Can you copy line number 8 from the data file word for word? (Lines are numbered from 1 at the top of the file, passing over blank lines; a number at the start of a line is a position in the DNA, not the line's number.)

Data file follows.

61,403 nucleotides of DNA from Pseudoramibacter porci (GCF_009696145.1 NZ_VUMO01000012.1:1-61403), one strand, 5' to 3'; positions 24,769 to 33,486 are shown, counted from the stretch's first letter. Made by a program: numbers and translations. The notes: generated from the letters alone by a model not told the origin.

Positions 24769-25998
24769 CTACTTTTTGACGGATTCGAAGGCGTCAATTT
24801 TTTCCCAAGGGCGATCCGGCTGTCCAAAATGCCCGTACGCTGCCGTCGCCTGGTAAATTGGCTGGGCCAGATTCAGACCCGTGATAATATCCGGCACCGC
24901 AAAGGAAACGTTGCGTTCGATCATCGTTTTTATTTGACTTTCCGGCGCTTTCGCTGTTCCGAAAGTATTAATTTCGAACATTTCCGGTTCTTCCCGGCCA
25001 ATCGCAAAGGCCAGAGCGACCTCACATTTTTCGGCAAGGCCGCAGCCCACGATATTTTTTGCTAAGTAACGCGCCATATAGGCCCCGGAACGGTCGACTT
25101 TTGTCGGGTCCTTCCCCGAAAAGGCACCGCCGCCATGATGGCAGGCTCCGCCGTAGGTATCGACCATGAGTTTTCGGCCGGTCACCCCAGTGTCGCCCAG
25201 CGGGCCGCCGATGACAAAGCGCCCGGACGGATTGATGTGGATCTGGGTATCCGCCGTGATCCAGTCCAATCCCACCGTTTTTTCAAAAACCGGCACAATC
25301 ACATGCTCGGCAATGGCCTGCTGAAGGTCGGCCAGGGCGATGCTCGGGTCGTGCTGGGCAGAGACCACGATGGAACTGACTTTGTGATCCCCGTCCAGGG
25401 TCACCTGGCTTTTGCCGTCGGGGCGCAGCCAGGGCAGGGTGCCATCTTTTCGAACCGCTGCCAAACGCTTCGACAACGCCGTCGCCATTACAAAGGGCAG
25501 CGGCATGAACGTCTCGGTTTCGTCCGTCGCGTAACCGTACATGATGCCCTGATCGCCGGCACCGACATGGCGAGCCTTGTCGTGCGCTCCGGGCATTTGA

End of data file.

25201 CGGGCCGCCGATGACAAAGCGCCCGGACGGATTGATGTGGATCTGGGTATCCGCCGTGATCCAGTCCAATCCCACCGTTTTTTCAAAAACCGGCACAATC